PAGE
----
I believe in civil rights as much now as I did then. That’s why it’s painful to watch the degeneration of the NAACP with its silly petition to persuade the Justice Department to bring a civil rights case against George Zimmerman. The leaders of what used to be a civil rights movement want to talk about everything but the main problem afflicting black people in the United States. That is the breakdown of the black family.
Just 29% of black women over the age of 15 were married in 2010, according to the Census Bureau’s comprehensive Current Population Survey. That compares to 54% of white women. At all ages, black women were about half as likely to be married as white women. That is an astonishing number.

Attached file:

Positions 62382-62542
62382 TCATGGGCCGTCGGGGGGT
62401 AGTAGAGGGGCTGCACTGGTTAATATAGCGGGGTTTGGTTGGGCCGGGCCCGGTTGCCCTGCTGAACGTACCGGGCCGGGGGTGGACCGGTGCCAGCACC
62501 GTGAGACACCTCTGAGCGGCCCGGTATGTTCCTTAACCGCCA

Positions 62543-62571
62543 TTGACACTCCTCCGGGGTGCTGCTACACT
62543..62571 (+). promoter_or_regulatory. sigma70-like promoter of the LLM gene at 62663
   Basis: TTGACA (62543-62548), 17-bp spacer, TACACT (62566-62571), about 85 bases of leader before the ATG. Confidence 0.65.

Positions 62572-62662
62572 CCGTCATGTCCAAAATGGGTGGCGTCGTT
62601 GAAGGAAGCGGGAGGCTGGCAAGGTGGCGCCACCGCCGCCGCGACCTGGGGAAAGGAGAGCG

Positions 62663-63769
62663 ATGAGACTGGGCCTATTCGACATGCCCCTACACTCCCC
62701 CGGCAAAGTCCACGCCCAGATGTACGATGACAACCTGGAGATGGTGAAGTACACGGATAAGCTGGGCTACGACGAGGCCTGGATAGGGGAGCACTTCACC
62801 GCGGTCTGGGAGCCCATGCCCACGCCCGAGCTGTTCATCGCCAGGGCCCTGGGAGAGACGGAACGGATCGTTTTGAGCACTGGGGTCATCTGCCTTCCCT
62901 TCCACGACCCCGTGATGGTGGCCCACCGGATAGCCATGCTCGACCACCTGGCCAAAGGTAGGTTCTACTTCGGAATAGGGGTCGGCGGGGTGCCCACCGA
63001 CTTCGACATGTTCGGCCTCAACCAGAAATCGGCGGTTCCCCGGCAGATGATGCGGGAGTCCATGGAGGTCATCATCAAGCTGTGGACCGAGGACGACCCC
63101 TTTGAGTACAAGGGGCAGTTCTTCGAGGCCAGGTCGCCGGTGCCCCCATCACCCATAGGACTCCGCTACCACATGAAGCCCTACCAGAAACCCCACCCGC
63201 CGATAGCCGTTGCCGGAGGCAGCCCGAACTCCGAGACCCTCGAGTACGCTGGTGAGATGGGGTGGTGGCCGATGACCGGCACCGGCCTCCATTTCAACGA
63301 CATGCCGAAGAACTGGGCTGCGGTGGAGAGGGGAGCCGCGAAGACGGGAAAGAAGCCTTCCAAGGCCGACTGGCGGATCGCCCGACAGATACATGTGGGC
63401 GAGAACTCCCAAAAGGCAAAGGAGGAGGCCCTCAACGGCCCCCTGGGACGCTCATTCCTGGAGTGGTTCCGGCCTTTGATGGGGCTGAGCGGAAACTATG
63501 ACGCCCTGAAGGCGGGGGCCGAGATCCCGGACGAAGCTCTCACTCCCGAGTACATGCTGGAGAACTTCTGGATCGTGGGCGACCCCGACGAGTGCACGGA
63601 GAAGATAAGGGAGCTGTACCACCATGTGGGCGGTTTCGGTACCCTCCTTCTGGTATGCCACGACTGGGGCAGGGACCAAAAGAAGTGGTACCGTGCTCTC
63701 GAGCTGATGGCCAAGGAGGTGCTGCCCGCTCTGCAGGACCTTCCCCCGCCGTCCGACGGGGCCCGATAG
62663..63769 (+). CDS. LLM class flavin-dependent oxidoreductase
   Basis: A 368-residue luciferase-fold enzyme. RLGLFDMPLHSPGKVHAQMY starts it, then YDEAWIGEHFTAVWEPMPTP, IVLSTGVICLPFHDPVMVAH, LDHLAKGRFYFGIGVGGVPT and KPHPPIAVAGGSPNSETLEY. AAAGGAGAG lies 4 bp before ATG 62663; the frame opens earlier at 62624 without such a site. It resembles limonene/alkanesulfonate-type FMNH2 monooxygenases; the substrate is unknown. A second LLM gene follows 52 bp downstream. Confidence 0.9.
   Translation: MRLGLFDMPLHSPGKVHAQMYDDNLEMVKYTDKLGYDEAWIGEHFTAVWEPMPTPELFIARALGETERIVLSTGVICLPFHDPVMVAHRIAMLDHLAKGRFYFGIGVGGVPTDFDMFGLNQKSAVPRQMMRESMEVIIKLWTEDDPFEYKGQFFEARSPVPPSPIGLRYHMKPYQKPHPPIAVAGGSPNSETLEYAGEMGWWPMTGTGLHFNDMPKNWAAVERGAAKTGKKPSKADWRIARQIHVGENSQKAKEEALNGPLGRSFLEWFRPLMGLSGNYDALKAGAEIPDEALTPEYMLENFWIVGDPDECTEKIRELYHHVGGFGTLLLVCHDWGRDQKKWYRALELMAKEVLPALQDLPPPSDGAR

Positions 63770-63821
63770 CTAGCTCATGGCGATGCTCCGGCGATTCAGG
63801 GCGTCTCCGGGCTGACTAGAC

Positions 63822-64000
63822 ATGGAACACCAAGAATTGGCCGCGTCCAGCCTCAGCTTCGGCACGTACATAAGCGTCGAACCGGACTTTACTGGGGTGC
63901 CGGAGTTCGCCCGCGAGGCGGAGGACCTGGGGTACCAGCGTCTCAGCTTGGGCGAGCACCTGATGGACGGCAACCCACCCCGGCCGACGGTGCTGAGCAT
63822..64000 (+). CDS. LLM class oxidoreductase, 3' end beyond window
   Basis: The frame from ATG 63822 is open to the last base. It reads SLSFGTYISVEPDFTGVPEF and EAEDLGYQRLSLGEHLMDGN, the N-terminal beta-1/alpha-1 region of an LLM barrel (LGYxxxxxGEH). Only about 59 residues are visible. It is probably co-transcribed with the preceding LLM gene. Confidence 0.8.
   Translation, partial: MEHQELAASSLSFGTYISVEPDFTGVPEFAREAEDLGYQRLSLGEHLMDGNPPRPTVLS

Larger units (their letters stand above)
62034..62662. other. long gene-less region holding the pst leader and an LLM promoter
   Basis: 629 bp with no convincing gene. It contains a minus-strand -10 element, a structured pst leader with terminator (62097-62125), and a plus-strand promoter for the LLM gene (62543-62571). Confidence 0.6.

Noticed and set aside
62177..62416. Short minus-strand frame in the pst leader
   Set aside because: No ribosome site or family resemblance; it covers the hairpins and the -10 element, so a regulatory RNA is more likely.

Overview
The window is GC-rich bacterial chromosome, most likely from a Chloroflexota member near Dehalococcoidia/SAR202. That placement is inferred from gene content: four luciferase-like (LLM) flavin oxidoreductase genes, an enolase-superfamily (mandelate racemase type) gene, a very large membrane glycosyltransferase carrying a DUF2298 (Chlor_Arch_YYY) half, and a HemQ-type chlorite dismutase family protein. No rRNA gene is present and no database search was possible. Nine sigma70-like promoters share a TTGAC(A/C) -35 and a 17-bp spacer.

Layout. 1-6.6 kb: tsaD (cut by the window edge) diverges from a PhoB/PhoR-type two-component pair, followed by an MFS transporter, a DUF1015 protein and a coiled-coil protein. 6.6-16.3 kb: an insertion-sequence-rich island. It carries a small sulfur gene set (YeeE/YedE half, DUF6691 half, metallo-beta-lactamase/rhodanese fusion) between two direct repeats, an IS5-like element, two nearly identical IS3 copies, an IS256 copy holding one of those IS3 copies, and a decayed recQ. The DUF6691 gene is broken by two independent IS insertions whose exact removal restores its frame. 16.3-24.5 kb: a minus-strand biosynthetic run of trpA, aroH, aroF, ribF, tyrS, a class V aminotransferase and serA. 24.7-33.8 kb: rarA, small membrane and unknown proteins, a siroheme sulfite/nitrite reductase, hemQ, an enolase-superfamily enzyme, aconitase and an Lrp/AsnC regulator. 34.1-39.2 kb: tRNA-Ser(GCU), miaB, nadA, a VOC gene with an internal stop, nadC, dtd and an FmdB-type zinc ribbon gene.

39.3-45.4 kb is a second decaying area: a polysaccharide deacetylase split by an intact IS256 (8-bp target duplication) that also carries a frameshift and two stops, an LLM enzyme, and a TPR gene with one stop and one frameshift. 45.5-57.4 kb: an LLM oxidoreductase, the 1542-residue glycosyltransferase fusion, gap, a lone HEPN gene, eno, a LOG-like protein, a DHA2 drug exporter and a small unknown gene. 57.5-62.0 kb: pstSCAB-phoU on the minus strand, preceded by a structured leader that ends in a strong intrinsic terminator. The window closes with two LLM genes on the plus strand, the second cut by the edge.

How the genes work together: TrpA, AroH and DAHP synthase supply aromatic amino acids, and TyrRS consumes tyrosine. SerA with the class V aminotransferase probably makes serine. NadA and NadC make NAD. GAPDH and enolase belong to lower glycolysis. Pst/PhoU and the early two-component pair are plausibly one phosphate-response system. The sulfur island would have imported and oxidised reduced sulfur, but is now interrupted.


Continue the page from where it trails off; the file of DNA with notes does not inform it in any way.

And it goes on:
The percentage of out-of-wedlock births has risen from 18% in 1980 to 40% in 2010. Twenty-nine percent of white births were non-marital, against 73% for black births. That’s nearly three-quarters of all black births.
Young black men without a high school diploma are more likely to be in jail than to be employed, reports the Pew Institute:
Collateral Costs details the concentration of incarceration among men, the young, the uneducated and African Americans. One in 87 working-aged white men is in prison or jail compared with 1 in 36 Hispanic men and 1 in 12 African American men. Today, more African American men aged 20 to 34 without a high school diploma or GED are behind bars (37 percent) than are employed (26 percent).
The report also shows more than 2.7 million minor children now have a parent behind bars, or 1 in every 28. For African American children the number is 1 in 9, a rate that has more than quadrupled in the past 25 years.